The Cove and the Revealing of its Secrets

Documentary film making has always been one of the most effective methods for expressing the ideas and opinions of directors. Because of this, the popularity of the genre has grown tremendously over time. There are so many different types of documentary films that a genre can no longer be solely labeled as a documentary. As a result, there are now sub genres for documentaries that range from observational and expository to participatory and reflexive. In the shocking documentary titled The Cove, director Louie Psihoyos uses the participatory and expository methods of documentary filmmaking to show his journey to reveal the truth behind what happens within the confines of a small cove on the coast of Taiji, Japan. 

The Cove is a documentary about the capture and slaughter of tens of thousands of dolphins that occurs annually in Taiji, Japan. The main purpose of the capturing of these highly intelligent mammals is to find dolphins that can be taken and trained to perform at various water theme parks. Not all of the dolphins that are captured are selected for these positions, however. Those who aren’t fortunate enough to be selected by dolphin trainers are viciously killed in the cove by fisherman so their meat can be sold. Acquiring footage of what went on inside the cove was a great challenge for Psihoyos and his his crew because everything was heavily guarded to prevent any of the secrets about what happens inside from ever being exposed. The only way they were able to finally acquire footage of what went on in the cove was with the use of highly sophisticated and disguised camera equipment that was strategically placed in places where it would go unnoticed such as underwater as well as among the rocks that served as the natural barrier that stopped any outside eyes from ever seeing what was going on.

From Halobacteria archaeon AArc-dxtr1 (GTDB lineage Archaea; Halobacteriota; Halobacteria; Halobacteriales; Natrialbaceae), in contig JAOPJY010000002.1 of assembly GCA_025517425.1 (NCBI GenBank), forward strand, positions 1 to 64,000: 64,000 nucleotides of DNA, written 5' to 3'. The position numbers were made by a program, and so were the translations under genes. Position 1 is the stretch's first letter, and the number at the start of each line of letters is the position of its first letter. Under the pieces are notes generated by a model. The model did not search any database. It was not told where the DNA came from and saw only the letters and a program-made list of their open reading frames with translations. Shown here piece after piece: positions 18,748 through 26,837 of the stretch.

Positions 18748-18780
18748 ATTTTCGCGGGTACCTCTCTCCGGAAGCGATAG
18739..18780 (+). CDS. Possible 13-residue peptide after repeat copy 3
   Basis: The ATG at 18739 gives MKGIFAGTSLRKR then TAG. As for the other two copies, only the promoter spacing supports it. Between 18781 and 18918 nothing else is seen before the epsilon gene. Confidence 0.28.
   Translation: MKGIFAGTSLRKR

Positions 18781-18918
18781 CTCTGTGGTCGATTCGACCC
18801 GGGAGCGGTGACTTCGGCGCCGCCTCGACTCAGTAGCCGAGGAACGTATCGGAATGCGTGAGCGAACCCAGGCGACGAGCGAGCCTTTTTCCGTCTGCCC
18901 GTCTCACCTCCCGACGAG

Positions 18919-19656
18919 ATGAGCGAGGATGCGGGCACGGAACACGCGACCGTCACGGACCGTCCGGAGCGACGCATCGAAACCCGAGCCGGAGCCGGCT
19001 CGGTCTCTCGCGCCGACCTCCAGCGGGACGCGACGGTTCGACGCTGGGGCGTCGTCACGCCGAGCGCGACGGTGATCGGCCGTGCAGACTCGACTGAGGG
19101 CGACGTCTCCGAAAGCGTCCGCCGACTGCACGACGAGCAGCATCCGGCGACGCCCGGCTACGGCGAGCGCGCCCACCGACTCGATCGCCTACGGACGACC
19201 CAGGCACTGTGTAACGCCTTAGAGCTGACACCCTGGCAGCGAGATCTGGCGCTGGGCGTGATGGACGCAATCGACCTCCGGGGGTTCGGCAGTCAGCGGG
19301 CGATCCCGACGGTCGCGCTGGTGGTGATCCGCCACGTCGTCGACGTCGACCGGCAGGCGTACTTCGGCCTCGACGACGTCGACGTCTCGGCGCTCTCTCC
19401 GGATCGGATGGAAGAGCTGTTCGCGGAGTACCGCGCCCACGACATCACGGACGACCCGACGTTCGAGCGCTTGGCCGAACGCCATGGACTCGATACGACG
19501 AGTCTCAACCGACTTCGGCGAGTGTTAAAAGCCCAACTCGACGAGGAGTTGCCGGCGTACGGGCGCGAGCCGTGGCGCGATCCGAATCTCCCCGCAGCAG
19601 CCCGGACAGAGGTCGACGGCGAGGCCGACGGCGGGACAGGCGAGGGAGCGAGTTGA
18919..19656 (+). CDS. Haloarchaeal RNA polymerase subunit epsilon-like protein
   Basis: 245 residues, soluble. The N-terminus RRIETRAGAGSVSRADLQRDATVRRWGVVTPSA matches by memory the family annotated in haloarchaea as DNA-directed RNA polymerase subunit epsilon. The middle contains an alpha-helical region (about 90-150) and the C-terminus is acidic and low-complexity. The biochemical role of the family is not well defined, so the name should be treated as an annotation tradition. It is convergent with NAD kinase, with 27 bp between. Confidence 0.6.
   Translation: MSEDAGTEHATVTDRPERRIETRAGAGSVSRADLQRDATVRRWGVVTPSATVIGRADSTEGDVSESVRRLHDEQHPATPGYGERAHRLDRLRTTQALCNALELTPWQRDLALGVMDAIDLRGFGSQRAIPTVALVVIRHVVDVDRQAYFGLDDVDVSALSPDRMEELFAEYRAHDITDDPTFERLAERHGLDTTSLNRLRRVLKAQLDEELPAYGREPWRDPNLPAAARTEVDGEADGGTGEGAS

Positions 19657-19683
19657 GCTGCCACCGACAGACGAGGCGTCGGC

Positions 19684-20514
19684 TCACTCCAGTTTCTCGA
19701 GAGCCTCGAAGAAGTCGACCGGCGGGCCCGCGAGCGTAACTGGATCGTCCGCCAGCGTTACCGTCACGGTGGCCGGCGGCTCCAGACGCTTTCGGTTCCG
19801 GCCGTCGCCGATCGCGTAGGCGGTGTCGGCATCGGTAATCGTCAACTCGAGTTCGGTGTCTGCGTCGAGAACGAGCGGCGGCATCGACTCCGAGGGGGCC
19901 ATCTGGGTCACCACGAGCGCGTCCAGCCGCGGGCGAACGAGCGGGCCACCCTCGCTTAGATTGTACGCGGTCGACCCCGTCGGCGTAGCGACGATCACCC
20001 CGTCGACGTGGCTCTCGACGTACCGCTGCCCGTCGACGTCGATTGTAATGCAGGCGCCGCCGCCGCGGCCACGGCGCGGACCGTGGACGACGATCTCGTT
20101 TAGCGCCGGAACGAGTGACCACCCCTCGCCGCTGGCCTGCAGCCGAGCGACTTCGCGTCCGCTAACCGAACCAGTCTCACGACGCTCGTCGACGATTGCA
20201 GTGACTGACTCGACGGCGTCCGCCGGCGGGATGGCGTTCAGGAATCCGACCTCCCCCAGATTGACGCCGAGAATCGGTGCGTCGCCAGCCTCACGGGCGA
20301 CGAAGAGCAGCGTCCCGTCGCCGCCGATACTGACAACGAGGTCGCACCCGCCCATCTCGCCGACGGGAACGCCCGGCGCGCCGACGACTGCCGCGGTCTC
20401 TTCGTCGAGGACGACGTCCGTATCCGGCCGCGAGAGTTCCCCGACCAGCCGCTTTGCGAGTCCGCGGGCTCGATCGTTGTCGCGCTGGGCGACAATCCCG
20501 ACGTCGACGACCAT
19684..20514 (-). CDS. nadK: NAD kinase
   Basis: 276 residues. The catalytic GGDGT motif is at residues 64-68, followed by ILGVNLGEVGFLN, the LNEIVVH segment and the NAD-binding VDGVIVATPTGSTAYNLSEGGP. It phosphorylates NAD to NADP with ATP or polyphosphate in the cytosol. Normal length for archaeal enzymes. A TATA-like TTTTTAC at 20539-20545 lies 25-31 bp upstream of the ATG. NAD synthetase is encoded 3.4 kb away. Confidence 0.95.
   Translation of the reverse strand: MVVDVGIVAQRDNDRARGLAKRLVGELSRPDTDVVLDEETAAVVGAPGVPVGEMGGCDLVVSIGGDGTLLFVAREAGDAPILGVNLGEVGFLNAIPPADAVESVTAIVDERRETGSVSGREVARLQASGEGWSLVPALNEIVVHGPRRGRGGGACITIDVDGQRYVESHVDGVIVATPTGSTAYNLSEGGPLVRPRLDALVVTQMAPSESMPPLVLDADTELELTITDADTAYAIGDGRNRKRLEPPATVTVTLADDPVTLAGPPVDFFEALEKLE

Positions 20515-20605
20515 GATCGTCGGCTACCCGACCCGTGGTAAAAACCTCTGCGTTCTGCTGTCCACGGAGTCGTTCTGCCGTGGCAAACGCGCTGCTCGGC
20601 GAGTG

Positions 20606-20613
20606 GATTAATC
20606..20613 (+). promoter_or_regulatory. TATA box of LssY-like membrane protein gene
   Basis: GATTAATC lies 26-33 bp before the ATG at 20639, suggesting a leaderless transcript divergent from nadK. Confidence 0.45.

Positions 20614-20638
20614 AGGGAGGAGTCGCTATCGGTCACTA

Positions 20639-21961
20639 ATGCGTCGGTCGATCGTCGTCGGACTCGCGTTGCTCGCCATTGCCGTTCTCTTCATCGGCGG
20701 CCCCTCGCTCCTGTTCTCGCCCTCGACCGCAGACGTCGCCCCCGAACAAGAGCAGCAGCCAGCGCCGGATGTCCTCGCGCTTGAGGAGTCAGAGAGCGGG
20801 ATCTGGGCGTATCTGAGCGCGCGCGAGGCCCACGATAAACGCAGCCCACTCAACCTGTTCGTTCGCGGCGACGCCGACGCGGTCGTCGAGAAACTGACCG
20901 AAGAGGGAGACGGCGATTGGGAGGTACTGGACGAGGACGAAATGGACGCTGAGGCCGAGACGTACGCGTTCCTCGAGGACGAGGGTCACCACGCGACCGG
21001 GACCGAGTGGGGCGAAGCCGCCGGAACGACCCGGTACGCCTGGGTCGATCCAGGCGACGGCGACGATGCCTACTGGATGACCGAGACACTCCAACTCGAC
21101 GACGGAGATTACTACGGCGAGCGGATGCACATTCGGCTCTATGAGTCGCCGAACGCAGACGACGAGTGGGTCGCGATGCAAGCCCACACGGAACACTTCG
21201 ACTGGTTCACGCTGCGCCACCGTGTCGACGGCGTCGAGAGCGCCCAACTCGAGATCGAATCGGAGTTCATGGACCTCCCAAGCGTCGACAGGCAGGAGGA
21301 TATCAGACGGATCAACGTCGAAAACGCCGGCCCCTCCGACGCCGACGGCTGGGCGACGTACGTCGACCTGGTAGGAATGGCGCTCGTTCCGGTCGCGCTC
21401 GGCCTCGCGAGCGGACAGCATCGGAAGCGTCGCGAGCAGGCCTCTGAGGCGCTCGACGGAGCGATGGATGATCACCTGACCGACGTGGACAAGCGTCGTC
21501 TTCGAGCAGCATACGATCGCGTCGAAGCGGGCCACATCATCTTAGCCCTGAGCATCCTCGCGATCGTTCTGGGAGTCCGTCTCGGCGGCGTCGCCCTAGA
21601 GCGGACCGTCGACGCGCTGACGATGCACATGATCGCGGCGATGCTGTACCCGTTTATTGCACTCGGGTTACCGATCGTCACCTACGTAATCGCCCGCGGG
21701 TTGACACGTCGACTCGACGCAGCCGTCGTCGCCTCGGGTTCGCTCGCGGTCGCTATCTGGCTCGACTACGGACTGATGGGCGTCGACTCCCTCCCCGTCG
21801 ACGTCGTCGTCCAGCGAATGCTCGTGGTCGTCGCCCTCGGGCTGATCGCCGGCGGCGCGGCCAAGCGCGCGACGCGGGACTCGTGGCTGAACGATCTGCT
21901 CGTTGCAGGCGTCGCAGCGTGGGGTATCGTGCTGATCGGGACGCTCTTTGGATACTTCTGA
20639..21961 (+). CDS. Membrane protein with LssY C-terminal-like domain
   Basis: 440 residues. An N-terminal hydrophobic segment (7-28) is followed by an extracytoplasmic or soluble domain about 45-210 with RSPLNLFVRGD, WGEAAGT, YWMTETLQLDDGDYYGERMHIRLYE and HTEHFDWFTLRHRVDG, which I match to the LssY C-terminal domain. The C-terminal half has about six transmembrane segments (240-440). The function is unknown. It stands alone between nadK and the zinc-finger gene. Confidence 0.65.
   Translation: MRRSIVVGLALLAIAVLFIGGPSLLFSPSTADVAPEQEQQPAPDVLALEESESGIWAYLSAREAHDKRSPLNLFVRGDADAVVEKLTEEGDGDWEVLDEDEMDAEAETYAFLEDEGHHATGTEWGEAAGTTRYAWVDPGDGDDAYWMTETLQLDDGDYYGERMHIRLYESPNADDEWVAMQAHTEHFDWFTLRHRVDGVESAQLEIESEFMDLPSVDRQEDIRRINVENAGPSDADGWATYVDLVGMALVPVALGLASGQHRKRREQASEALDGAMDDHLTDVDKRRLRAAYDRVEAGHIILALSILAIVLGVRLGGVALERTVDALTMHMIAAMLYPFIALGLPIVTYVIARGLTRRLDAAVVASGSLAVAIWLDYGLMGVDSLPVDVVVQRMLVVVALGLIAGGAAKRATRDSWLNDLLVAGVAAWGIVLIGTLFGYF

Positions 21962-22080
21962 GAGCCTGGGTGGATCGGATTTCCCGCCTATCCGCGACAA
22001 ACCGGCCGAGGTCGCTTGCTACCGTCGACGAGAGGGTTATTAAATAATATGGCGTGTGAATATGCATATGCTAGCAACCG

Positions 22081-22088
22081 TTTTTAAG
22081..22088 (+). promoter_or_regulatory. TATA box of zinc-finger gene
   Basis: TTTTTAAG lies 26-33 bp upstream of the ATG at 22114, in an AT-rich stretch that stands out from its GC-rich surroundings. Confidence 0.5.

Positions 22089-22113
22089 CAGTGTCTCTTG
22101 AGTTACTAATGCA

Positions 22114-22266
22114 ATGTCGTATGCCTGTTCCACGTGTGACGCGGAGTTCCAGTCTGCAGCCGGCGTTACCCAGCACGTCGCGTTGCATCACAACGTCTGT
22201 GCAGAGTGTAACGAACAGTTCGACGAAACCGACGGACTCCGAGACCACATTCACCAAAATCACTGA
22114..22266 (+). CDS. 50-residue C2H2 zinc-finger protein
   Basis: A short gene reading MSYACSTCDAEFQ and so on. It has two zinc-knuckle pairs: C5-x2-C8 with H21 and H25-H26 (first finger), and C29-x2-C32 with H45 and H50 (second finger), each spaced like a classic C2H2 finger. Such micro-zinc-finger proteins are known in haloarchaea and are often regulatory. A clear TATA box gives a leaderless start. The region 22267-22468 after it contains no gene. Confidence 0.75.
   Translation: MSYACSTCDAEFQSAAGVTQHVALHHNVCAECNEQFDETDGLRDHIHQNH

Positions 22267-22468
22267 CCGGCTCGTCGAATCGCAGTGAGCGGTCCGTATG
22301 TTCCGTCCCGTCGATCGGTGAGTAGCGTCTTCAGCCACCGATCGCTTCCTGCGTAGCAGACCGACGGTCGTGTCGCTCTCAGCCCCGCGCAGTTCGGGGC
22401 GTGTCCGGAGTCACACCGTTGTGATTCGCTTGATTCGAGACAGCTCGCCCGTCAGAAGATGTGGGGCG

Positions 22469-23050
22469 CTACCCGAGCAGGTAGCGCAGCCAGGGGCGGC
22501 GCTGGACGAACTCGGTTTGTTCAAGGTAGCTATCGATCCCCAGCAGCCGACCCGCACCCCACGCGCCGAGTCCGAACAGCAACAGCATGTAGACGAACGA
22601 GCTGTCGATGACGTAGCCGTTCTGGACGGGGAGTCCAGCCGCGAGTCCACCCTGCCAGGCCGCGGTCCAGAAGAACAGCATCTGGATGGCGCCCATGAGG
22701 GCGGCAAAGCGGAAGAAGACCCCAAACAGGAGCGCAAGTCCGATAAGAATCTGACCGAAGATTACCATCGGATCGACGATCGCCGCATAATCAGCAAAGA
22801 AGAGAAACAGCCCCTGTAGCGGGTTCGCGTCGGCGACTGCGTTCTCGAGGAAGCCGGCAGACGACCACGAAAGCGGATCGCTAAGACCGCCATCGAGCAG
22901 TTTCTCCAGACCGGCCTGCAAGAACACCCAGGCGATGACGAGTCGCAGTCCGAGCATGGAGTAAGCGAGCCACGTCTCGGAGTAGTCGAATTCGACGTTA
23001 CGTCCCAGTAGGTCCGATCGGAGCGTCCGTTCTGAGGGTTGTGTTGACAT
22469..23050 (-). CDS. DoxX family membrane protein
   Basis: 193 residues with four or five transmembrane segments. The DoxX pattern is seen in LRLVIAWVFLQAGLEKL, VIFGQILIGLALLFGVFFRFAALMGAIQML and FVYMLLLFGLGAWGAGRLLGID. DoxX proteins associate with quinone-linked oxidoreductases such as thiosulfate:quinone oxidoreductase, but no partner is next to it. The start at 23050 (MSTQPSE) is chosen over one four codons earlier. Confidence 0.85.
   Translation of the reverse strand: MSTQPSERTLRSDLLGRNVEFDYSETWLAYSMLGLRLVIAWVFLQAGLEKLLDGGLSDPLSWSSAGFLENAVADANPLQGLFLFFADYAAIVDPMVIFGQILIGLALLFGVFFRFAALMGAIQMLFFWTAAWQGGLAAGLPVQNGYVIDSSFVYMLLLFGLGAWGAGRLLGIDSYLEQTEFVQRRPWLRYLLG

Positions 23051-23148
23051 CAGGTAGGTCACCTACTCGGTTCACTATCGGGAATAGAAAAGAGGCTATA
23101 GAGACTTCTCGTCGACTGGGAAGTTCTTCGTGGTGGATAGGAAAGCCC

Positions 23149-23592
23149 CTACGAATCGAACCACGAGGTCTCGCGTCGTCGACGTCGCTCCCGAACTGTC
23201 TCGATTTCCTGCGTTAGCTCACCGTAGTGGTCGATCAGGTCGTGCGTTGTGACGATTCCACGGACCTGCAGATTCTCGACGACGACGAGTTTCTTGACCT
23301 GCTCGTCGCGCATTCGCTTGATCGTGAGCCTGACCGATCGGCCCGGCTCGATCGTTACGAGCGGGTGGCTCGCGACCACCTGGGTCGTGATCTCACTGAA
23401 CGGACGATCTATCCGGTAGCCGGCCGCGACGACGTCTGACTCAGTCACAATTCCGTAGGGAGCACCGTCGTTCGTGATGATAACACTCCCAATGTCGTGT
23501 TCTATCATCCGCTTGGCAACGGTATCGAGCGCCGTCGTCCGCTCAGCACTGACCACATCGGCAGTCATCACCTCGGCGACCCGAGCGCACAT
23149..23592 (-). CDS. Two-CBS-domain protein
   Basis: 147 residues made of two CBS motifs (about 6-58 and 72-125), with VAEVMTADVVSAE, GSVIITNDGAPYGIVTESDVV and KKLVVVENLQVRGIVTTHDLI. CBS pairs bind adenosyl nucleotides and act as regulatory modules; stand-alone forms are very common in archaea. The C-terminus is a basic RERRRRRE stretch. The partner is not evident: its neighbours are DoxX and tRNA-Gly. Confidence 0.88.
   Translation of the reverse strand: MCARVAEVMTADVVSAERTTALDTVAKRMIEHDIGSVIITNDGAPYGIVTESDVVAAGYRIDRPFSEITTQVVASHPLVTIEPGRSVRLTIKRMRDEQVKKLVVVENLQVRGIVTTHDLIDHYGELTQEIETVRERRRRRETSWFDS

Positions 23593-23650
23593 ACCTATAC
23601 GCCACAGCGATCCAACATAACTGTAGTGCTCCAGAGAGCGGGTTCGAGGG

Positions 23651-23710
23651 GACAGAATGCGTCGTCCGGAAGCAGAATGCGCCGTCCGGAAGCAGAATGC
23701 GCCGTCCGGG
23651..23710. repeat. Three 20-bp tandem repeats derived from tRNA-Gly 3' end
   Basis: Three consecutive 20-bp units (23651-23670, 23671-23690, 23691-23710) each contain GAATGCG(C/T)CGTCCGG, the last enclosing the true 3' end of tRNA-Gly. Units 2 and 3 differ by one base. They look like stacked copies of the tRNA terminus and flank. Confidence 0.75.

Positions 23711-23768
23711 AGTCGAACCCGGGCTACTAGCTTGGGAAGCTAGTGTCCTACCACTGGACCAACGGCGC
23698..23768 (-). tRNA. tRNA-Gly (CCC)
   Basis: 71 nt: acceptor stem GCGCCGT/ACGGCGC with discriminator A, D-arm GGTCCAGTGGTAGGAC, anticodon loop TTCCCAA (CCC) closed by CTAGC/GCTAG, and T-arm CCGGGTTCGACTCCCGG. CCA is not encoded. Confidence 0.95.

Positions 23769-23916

An aerial long shot of the blood red waters inside the cove, which are safely hidden away from any outside viewers


Louie Psihoyos prepares for an attempt to obtain video footage inside the cove

The participatory style of documentary filmmaking is when the director of a film is shown interacting with others. Psihoyos plays an important role in his documentary because he is  right there as a part of the spy-like team of camera men who take the risk of entering a highly secure, prohibited area to find the truth behind what is happening to the dolphins who are captured in the cove. One reason that Psihoyos chose to put himself in the film is because he was very passionate exposing to the world the horrors that have been committed by these dolphin fishermen and he felt that by putting himself in the documentary, people could see his concern regarding the matter and understand that it what was happening in Taiji was a very serious issue. The second screenshot shows Louie Psihoyos in one of the first scenes of the documentary where he discusses the legal danger in what they are about to do to try to obtain footage of the dolphin killings. The use of night vision as well as thermal cameras as shown in the close-up screenshot add to the mystery of the theme which brings viewers feel as if they are almost coming along for the suspenseful journey right alongside Psihoyos.